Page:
East End officials and beach lovers are closely watching a pair of court cases moving closer to trial over the issue of vehicles on a beach in East Hampton Town.
Town trustees are fighting two lawsuits by a coalition of homeowners and a motel owner who claim the trustees illegally allow hundreds of vehicles to congregate on 4,200 feet of ocean beach in Napeague, the strip of land between Amagansett and Montauk.
The lawsuits pertain not only to town regulations but also to the complex issue of public beach ownership on the East End. The trustees say they retain some rights on behalf of the public and can legally issue permits for residents to drive on the Napeague beach.
Nearby homeowners challenge the trustees' view, saying that stretch of beach was sold by the town in 1882 to Arthur Benson, the developer of the Bensonhurst neighborhood in Brooklyn, and that a deed to the beach allows fishermen to land boats and spread nets there but doesn't allow trucks or SUVs.
Decisions earlier this month by New York State Supreme Court Justice Jerry Garguilo rejected the trustees' request for summary judgments. No trial date has been set.
The Napeague beach is beloved by year-round residents seeking refuge from the Hamptons summer crowds. Nearby homeowners say visitors drive over beach grass, light bonfires, set off fireworks and leave trash behind. They also complain of noise from truck engines.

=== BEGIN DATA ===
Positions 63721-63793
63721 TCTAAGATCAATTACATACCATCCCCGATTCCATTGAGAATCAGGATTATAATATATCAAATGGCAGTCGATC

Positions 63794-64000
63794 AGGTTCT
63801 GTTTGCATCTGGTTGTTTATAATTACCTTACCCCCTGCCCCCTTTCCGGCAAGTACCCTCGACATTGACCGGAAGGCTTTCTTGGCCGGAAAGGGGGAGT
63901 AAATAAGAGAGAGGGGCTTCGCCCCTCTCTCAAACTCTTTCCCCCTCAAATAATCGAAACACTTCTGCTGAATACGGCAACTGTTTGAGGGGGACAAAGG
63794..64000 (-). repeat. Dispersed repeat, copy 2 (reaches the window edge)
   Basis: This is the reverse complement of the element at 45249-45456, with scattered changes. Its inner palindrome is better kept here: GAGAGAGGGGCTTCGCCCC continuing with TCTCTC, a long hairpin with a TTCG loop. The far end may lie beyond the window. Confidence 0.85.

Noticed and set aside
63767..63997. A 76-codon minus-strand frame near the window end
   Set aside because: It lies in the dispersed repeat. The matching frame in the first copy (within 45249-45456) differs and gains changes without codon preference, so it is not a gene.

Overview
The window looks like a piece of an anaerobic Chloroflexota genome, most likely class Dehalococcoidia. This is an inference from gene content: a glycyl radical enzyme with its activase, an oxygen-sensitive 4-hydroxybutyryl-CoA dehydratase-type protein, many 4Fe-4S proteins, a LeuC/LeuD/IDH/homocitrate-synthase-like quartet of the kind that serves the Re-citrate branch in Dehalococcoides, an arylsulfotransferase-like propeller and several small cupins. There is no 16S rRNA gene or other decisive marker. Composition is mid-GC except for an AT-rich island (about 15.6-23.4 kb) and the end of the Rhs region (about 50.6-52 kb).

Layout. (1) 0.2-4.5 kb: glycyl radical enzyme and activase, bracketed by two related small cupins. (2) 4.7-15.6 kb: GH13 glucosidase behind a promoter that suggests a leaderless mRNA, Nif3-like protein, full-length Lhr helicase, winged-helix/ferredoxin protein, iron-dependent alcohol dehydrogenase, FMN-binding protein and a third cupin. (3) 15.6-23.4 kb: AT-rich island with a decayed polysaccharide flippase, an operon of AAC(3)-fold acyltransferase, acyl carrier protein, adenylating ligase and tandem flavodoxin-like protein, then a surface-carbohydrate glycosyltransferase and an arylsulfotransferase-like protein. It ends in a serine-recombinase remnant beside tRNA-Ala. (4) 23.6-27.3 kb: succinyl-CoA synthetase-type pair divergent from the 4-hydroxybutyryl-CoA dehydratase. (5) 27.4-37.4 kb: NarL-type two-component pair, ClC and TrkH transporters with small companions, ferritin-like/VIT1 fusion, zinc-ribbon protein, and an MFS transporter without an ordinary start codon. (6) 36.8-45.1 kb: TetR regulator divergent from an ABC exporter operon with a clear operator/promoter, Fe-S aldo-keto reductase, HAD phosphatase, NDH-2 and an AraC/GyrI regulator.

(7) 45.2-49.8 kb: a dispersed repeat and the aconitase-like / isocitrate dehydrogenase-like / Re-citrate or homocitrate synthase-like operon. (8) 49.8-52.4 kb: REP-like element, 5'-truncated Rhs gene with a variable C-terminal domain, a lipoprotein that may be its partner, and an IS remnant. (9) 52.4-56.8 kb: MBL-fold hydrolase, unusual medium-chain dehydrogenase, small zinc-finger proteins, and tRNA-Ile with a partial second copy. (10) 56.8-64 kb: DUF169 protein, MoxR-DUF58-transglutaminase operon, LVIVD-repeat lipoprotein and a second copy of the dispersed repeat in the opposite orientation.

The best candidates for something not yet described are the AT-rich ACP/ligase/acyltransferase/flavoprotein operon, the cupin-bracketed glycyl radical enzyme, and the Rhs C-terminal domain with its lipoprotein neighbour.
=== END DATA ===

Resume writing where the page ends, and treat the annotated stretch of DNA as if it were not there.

Anthony Pasca, the Riverhead-based attorney for the property owners, said they don't want to kick the public off the beach, but want to halt the use of vehicles. "You have rows and rows of cars and trucks that are parked on this beach on the weekend in the summer, people essentially tailgating on the beach," he said.
The town trustees and their attorney did not return calls seeking comment.
East Hampton, Southampton and Southold are the only towns in New York State with trustees, the East End's original governing bodies dating to the 17th century. The trustees hold regulatory powers over beaches and waterways separate from town boards.
Eric Shultz, president of the Southampton trustees, said he is watching the East Hampton case closely for signs it could carry legal implications for other towns. "Anything that's trustee-related has the potential to affect all of us," he said.
Those upset about the prospect of losing vehicle access to the beach formed Citizens for Access Rights in 2010. Tim Taylor, president of the group, said nearby parking is sparse so the ability to drive on the beach is necessary. He said homeowners' complaints are exaggerated.
"There's absolutely no garbage problem from the people using the beach during the day," he said. "I would contend there's more garbage from the homeowners going down and having bonfires."